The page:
1997-06-13 - Re: There’s no general right to privacy – get over it, from Netly

Header Data

From: tzeruch@ceddec.com
To: Declan McCullagh <declan@pathfinder.com>
Message Hash: 211c05ebd85627bd4d96de2905b878650da7b5186ea88e2dcba2ea140d1fb7ac
Message ID: <97Jun13.142726edt.32257@brickwall.ceddec.com>
Reply To: <Pine.GSO.3.95.970613120008.13113J-100000@cp.pathfinder.com>
UTC Datetime: 1997-06-13 19:04:10 UTC
Raw Date: Sat, 14 Jun 1997 03:04:10 +0800

Raw message

From: tzeruch@ceddec.com
Date: Sat, 14 Jun 1997 03:04:10 +0800
To: Declan McCullagh <declan@pathfinder.com>
Subject: Re: There's no general right to privacy -- get over it, from Netly
In-Reply-To: <Pine.GSO.3.95.970613120008.13113J-100000@cp.pathfinder.com>
Message-ID: <97Jun13.142726edt.32257@brickwall.ceddec.com>
MIME-Version: 1.0
Content-Type: text/plain

On Fri, 13 Jun 1997, Declan McCullagh wrote:

> Get a clue. I did:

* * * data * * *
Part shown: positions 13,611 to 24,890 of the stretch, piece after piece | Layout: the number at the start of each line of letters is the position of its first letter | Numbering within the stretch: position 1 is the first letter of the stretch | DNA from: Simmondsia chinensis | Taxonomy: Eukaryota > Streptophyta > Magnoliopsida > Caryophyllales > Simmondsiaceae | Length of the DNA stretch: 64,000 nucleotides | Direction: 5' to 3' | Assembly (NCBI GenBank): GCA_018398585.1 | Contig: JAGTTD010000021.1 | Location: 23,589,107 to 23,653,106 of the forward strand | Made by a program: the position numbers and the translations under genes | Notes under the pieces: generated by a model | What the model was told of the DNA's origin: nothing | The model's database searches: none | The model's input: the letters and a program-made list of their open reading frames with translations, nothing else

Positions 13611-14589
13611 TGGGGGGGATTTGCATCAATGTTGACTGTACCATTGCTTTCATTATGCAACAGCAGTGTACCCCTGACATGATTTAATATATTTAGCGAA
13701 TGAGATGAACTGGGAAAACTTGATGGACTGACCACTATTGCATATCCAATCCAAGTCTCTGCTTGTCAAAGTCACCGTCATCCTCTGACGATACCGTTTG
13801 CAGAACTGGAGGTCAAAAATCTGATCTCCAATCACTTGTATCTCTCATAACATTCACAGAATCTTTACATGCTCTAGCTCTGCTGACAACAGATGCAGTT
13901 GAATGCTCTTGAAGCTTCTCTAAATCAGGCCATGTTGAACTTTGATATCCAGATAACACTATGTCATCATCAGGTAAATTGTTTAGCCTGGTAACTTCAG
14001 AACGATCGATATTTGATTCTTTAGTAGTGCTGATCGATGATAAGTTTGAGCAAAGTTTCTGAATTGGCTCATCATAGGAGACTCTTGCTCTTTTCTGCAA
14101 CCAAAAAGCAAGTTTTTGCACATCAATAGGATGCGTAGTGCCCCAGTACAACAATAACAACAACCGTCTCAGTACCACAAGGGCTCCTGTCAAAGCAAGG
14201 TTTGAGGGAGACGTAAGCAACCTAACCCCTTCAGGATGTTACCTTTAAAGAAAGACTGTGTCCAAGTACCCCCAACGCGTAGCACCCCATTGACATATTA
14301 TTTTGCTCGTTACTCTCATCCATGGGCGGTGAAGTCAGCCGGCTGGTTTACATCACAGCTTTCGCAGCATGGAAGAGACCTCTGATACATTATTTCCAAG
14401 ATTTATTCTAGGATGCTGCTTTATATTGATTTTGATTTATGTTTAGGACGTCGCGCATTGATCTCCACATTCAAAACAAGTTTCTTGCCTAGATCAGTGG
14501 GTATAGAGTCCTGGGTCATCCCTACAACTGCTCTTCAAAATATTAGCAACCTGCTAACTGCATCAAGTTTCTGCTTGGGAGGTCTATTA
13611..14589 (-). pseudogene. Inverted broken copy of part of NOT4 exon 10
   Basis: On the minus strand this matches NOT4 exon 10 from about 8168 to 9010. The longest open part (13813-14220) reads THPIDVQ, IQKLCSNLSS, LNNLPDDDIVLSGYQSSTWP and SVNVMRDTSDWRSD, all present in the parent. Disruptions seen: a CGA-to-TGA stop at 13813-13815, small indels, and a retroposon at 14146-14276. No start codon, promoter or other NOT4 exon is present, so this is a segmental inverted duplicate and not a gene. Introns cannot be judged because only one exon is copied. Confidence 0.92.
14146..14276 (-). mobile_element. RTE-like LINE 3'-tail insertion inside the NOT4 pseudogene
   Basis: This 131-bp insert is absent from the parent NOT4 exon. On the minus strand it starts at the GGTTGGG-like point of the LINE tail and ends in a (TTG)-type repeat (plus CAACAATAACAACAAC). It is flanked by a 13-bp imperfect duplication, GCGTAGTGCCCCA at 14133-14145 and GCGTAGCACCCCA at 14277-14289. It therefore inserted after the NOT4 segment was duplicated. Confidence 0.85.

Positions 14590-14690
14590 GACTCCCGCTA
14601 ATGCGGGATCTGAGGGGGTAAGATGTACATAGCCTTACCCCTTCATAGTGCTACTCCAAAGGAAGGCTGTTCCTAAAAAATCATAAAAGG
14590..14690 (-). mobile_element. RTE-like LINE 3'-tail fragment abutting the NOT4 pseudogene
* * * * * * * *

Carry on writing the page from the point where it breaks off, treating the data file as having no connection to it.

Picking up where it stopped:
>         Of course there's an essential right to privacy from the
>    government. (Beware government databases: Nazis used census data in
>    Germany and Holland to track down and eliminate undesirables.)

Today the Nazi's would simply pay Experian (was TRW) for their databases. 
I think the IRS already does. 

Private databases collect a lot of data that I am not asked about, or from
government, or that I am required to turn over (e.g. Government requires a
taxpayer ID number to open a bank account, so I can't shop for a bank that
offers privacy as an option, but they will then turn around and give the
information to the databasers).  Since the Government is the origin of the
Social Security Number, and requires its use in many instances, there
should be a law that I should be able to remove any government-required
information removed from any non-governmental-required database.  This may
restrict my access to things like credit (they have the right to say, no
SSN, no credit, which is where I differ with most privacy advocates), but
I should have that choice.

Right now, the lines are too fuzzy.  I think government and private
databases should be disjoint.  Otherwise "private databases" are just a
way for government to evade any restriction on collection or use.

And do they have the right to hold stale or inaccurate data?  And can they
use fraudulent means of obtaining it, or archive data obtained by such